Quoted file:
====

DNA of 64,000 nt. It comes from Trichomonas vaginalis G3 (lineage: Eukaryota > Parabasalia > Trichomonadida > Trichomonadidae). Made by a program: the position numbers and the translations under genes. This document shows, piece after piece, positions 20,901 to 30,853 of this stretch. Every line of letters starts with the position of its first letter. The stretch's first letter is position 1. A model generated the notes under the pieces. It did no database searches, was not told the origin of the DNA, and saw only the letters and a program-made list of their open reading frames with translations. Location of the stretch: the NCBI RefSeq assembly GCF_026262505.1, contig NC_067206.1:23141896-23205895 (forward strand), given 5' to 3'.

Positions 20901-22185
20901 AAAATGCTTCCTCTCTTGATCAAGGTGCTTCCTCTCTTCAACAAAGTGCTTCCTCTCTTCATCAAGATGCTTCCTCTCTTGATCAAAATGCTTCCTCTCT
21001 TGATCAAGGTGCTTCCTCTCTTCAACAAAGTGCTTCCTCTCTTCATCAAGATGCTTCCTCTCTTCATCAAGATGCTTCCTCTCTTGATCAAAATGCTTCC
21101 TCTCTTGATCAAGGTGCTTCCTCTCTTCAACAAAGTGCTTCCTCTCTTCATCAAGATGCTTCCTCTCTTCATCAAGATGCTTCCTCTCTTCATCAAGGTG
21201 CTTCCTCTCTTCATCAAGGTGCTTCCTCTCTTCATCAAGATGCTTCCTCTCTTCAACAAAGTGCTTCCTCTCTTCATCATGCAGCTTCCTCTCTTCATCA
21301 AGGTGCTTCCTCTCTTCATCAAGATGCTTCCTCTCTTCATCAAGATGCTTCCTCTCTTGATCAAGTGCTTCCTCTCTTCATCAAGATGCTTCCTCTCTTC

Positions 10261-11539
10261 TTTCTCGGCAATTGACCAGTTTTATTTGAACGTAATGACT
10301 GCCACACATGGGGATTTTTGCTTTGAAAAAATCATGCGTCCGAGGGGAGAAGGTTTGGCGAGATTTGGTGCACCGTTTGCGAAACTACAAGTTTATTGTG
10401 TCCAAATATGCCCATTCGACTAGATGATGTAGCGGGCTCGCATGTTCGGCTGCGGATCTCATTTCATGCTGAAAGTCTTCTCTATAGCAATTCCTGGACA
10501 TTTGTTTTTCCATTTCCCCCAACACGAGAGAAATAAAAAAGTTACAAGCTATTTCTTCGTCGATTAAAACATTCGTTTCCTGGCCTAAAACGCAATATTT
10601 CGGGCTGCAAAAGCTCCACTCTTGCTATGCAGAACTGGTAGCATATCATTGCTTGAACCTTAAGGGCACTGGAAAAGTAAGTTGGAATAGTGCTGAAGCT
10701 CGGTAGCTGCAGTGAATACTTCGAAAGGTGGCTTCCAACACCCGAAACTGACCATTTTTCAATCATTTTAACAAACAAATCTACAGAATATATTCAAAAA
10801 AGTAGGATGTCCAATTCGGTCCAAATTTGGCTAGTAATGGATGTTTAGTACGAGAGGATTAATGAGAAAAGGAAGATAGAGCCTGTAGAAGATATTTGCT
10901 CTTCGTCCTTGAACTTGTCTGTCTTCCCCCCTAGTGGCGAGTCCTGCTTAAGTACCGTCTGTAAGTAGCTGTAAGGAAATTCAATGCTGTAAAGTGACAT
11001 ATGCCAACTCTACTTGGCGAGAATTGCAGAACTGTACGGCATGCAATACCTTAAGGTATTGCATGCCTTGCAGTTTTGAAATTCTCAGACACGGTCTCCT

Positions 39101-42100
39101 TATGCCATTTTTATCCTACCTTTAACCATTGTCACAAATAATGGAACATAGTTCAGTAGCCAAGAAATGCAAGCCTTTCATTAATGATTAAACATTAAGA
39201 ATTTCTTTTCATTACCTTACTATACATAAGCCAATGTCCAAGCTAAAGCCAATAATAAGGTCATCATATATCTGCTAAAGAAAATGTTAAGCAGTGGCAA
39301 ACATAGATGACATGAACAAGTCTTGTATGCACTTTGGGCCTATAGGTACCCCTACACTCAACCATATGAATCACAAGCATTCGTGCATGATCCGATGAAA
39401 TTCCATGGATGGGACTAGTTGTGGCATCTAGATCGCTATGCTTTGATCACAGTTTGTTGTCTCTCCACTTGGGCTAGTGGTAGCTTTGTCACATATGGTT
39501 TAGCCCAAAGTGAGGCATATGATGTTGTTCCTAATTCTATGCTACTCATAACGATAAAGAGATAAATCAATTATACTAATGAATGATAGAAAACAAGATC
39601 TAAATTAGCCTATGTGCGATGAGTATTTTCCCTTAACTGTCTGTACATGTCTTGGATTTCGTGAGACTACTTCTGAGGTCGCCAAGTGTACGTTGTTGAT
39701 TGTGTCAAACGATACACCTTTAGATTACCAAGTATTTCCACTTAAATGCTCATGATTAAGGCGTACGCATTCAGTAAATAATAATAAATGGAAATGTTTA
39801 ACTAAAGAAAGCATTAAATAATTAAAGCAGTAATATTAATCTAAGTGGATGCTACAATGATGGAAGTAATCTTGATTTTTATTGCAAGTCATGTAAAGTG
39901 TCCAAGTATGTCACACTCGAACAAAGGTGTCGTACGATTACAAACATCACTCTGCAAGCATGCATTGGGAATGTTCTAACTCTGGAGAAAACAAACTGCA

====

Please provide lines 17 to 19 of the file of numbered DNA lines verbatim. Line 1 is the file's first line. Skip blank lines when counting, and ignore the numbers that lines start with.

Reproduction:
11001 ATGCCAACTCTACTTGGCGAGAATTGCAGAACTGTACGGCATGCAATACCTTAAGGTATTGCATGCCTTGCAGTTTTGAAATTCTCAGACACGGTCTCCT

Positions 39101-42100
39101 TATGCCATTTTTATCCTACCTTTAACCATTGTCACAAATAATGGAACATAGTTCAGTAGCCAAGAAATGCAAGCCTTTCATTAATGATTAAACATTAAGA